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Top 10 Tips For 2015 Canadian Tax Return

Top 10 tips for 2015 Canadian Tax Return

    Top 10 Tips For 2015 Canadian Tax Return

Top 10 Tips For 2015 Canadian Tax Return is basic guide. The biggest challenge Canadian professional real estate investors face is tax time.It is important to have bit of knowledge and the latest changes. Flipping4Profit.ca intend to bring Canadian tax experts to bring awareness. Top 10 Tips For 2015 Canadian Tax Return are provided is general terms and you are urged to consult appropriate Canadian professionals to take care of complicated tax matters.

Moving paperless. If you haven’t registered yet for the Canada Revenue Agency (CRA) service “My Account,” you should (go to: cra.gc.ca/myaccount). It allows you to access and manage all of your personal tax information and correspondence with Canada Revenue Agency (CRA) online. On the front page of your tax return, be sure to register for online mail and you’ll receive an e-mail notification any time there is mail for you to view on the My Account online service. Your Notice of Assessment will arrive electronically this way. Go ahead, save some trees.

Splitting income. Starting this year you’ll have the ability to claim the “Family Tax Cut” credit. Claim it on line 423 on Schedule 1 of your tax return. This credit will allow you to save up to $2,000 in taxes by effectively shifting part of the tax burden from a higher-income spouse or common-law partner to the one with a lower income. You’ll have to meet the criteria, and complete Schedule 1A, which has all the details.

Tax-free savings accounts Canadians can put another $5,500 into a tax-free savings account in 2014. Another $5,500 can be socked away in 2015, bringing total cumulative contribution room since 2009 to $36,500 as of this year. Amounts withdrawn from a TFSA in 2014 can also be re contributed this year, increasing 2015's available contribution room.

Adoption expenses. If you’re adopting, or have adopted, a child who is under 18 years of age, you may be able to claim up to $15,000 of adoption expenses (up

Top 10 Tips For 2015 Canadian Tax ReturnTop 10 Tips For 2015 Canadian Tax Return

from $11,774 previously). The expenses should be claimed in the year the adoption process ends. You can split the $15,000 limit between you and your spouse or common-law partner, which can make sense if you’re both in high tax brackets.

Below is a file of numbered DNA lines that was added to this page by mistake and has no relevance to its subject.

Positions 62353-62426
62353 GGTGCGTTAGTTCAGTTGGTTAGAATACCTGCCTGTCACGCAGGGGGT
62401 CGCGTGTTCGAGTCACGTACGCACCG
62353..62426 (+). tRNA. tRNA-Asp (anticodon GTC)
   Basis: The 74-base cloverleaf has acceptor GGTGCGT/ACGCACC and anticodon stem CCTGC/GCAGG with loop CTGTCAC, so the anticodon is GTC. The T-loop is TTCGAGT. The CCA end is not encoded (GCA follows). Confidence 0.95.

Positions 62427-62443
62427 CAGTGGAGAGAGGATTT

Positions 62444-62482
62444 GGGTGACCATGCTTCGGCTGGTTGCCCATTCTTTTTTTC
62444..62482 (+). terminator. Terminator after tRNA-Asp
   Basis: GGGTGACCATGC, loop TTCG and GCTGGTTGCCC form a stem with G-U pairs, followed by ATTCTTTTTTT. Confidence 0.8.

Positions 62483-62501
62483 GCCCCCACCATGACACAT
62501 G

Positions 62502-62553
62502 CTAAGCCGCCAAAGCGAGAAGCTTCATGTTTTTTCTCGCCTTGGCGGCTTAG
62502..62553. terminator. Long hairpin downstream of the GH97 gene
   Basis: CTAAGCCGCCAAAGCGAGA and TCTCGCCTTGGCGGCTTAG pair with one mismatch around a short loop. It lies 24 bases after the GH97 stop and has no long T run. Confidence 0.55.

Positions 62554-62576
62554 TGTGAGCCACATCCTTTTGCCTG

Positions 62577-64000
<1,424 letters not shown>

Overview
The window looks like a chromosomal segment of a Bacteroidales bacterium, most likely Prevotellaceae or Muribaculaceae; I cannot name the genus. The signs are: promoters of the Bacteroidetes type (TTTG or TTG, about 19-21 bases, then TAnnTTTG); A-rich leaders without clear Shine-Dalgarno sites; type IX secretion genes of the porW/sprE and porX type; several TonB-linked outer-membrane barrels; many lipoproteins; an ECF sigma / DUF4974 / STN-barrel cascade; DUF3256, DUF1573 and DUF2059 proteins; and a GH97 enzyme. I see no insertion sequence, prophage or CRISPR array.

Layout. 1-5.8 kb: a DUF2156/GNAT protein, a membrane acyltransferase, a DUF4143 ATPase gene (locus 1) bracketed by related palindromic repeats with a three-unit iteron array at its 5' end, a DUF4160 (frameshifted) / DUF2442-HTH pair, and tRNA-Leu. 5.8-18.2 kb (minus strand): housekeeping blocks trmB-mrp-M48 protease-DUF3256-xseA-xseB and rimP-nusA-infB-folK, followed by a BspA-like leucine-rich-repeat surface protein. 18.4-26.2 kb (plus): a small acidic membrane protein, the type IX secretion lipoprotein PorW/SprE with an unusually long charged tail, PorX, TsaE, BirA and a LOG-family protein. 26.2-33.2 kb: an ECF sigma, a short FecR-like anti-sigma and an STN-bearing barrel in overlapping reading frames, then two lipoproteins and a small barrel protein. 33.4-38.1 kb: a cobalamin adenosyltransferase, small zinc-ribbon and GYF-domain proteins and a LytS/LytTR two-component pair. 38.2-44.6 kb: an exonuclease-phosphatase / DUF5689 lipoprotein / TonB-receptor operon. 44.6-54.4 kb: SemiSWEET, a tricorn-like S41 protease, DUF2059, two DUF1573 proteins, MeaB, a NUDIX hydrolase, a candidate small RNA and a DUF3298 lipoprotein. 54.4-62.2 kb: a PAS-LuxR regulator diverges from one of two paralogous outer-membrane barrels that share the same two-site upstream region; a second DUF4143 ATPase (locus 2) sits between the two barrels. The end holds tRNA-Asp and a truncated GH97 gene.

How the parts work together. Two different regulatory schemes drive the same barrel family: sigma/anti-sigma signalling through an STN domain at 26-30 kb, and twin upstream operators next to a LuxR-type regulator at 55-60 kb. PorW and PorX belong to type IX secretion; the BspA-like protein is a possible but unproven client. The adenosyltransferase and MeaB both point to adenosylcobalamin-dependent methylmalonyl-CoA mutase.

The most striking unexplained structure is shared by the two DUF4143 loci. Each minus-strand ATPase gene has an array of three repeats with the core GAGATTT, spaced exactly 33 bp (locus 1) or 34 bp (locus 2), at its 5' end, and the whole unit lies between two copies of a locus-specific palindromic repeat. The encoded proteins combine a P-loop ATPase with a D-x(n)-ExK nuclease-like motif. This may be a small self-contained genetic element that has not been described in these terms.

Children’s fitness amount. If you’ve paid fees for your child to participate in a prescribed program of physical activity, you can now claim up to $1,000 of those fees (up from $500 last year), which will provide tax savings in the form of a non-refundable credit.

Realize capital losses to offset current year capital gains: If you have realized capital gains in the current year and unrecognized capital losses in other investments, consider disposing of the loss investments prior to the end of the calendar year in order to offset the capital gains.

Lifetime Capital Gains Exemption (LCGE):The LCGE is increased for indexation to $813,600 for 2015. Quebec announced an increase in their LCGE to $1 million for qualified farm and fishing property for 2015 and later years.

Realize capital losses in 2015 to offset capital gains realized in 2012 to 2014 :Capital losses can be carried back
for three years to recover tax paid on capital gains. For example, a $100 capital loss in 2015 would trigger a $50 allowable capital loss; if you have no capital gains in 2015, this capital loss could be used to offset a capital gain in any of the three preceding years, from 2012 to 2014.

Medical expenses. This year, costs for the design of personalized therapy plans for those eligible for the disability tax credit and the cost of service animals used to help those with severe diabetes can now be claimed. Be sure to claim your medical expenses on the tax return of the lower income spouse. This could save you more tax since your claim is limited to $2,171 (for 2014) or three per cent of net income, whichever is less.

Volunteer tax savings. If you’re an emergency services volunteer you might qualify to claim a $3,000 amount on lines 362 (volunteer firefighters) or 395 (search and rescue volunteers, which is new for 2014). Alternatively, you can claim an exemption for up to $1,000 of income paid to you as an emergency services volunteer. But you can’t claim both the $3,000 amount and the $1,000 exemption. You’ll likely be better off claiming the $3,000 amount; a tax pro or tax software can help you make that decision.